Retailers broadly missed analysts' estimates for same-store sales in March, a month that typically sees cold weather and slow hiring in the early weeks.
So far, 63 percent of retailers who reported results fell short of Wall Street's estimates for sales at stores open at least a year, a key industry metric, according to the Thomson Reuters same-sales index, released Thursday. Excluding Walgreen and Rite Aid, whose results are heavily skewed by prescription drug sales, forecasters were expecting a jump in same-store sales of 2.2 percent, slowing from the blistering pace of 7.1 percent in March of last year.
Costco Wholesale reported a slightly smaller-than-expected rise in same-store sales, hurt by weak international results and lower gas prices, while Victoria's Secret parent L Brands posted better-than-expected sales at all of its chains.
Costco fared better in the U.S., where sales at stores open at least a year rose 5 percent, largely in line with expectations. Small appliances, jewelry and fresh food logged some of the biggest gains.
L Brands saw continued improvement at its La Senza chain, as well as an unexpected rise in same-store sales at Bath & Body Works. Company-wide, same-store sales rose 3 percent; Wall Street had been expected flat results, according to Thomson Reuters.
Analysts had been expecting 13 top U.S. retailers, including Gap, to post a 1.8 percent rise in same-store sales for March, according to Thomson Reuters, down from a rise of 2.9 percent in March 2012.
T.J. Maxx parent TJX reported that comparable-store sales fell 2 percent, more than the 1 percent drop analysts had forecast.
Industry watchers have been concerned that a tightening employment market could hurt consumer spending. The U.S. labor market recovery showed signs of losing momentum in March, as employers hired at the weakest pace in nine months.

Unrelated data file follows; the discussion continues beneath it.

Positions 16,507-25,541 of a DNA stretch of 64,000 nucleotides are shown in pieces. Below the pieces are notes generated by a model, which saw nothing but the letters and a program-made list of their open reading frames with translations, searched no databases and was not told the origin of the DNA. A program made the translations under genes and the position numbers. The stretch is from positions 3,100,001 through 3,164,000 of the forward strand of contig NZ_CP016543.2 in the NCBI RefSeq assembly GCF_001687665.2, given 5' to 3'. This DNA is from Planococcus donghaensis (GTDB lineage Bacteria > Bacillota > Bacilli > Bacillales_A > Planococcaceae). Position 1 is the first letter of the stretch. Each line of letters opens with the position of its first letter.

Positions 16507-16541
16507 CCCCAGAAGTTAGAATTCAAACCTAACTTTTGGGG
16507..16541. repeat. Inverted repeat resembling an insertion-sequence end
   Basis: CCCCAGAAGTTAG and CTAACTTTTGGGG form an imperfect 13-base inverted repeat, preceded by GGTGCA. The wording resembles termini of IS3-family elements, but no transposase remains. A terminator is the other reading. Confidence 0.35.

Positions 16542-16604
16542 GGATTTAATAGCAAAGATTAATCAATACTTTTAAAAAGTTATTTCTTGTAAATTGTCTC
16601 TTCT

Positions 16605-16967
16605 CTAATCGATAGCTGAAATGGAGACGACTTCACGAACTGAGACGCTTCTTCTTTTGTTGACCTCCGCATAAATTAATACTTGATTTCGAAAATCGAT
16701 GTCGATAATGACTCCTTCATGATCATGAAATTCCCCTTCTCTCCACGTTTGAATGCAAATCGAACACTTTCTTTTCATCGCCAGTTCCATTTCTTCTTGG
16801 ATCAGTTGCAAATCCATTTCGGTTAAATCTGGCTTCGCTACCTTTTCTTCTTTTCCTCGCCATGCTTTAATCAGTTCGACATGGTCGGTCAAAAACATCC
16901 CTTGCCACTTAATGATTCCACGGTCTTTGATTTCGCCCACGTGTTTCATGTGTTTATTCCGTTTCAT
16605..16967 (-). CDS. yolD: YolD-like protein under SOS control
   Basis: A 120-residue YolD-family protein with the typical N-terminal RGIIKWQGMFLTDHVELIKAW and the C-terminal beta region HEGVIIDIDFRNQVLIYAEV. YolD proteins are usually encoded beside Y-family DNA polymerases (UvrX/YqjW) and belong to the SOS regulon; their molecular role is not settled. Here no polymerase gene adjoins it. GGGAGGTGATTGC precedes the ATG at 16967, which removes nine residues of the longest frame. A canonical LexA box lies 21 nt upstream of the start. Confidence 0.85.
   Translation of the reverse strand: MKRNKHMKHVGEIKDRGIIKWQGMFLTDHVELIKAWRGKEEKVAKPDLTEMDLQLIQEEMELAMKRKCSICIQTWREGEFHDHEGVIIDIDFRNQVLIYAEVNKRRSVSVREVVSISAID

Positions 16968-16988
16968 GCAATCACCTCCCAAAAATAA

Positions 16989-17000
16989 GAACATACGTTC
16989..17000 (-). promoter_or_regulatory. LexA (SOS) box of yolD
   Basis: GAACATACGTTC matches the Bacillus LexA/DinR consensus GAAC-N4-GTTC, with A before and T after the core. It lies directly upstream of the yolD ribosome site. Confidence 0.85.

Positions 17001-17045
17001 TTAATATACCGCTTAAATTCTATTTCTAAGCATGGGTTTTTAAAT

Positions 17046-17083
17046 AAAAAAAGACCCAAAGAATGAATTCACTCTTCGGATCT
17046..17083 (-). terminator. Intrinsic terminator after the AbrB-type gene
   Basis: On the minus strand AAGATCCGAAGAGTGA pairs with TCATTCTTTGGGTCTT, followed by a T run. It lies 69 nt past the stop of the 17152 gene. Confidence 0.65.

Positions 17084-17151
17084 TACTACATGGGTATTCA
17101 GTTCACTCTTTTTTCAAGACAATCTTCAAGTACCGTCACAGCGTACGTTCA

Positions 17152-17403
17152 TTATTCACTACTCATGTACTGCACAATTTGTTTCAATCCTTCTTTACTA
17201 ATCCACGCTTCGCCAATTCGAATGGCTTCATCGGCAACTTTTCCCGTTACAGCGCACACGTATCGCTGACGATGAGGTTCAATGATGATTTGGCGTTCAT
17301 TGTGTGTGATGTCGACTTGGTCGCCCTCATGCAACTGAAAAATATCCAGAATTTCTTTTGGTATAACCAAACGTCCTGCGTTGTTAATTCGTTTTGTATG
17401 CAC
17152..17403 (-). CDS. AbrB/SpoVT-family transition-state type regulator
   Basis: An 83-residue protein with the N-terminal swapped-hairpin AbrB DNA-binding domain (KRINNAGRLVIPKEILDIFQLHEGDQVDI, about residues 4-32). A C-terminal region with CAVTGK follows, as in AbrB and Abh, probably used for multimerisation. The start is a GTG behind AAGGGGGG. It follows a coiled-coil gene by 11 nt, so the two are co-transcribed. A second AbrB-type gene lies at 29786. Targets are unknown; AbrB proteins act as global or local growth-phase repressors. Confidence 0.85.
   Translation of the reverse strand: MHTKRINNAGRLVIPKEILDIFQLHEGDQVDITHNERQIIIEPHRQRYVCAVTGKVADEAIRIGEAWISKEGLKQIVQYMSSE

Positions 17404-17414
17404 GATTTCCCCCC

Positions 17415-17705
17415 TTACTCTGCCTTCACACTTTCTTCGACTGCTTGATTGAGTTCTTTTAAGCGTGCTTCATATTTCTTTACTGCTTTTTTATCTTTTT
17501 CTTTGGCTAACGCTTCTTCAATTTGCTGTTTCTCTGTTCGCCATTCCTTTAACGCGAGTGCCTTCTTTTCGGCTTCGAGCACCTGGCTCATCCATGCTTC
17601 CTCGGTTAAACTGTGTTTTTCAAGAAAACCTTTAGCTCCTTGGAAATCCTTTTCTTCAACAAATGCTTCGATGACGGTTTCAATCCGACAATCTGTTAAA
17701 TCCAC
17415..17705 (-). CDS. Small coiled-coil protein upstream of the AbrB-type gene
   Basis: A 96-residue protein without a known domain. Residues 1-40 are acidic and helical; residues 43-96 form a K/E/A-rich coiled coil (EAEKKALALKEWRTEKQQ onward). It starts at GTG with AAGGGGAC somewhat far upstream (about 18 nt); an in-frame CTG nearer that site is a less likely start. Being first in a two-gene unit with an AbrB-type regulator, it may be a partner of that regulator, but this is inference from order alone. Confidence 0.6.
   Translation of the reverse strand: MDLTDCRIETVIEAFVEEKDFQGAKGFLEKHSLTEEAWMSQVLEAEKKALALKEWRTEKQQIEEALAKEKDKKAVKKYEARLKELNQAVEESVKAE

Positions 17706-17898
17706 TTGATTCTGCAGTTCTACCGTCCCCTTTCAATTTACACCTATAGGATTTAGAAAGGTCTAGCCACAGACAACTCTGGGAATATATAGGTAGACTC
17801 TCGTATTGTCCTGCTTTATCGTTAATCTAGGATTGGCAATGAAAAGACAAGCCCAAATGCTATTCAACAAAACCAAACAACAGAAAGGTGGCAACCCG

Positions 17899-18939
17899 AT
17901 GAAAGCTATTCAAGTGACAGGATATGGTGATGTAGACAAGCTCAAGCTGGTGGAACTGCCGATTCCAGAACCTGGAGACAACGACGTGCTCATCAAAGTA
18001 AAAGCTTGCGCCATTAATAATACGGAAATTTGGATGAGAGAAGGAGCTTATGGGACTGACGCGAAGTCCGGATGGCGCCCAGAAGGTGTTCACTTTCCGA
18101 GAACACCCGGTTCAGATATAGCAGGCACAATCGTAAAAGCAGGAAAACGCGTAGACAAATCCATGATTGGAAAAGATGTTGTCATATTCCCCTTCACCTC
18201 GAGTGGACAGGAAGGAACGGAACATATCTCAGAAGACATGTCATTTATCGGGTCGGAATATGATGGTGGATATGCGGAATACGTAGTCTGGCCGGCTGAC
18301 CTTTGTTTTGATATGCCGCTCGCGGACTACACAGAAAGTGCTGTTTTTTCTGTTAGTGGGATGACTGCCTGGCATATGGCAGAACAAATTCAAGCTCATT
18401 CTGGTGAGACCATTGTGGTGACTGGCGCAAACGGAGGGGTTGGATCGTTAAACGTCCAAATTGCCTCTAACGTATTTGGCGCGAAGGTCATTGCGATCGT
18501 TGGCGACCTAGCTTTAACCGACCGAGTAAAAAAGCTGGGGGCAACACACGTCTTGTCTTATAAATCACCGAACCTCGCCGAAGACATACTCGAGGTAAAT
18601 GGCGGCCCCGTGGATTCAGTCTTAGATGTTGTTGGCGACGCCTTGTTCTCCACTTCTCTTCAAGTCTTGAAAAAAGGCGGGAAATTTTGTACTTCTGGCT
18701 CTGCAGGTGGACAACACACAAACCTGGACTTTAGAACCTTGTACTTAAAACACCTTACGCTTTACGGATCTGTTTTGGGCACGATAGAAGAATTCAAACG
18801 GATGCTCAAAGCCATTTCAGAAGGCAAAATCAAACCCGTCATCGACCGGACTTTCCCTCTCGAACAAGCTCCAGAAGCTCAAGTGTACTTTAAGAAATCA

But consumers seemed not to notice. U.S. consumer sentiment jumped in the second half of March by a record amount, on what was thought to be an improving job market, a survey by Thomson Reuters/University of Michigan found.
Still, retailers were hampered by an unusually cold start to March, prompting many shoppers to put off buying warmer-weather clothing.
"We believe retailers have struggled to convert customers to full spring buying mode," Janney Capital Markets analyst Adrienne Tennant wrote in a note this week.
The earlier timing of the Easter holiday this year is also likely to have hurt March numbers, but the business will show up in the April results.
Low-priced specialty clothing chain Cato blamed both those factors for an 11 percent drop in same-store sales.
Last week, Rite Aid reported overall same-store sales fell 2 percent, but sales of general merchandise, a closer proxy to consumer discretionary spending, rose 3.8 percent.
Larger rival Walgreen reported a modest 0.7 percent gain in same-store sales in March, with a better showing for its front-of-the-store merchandise, which beat expectations.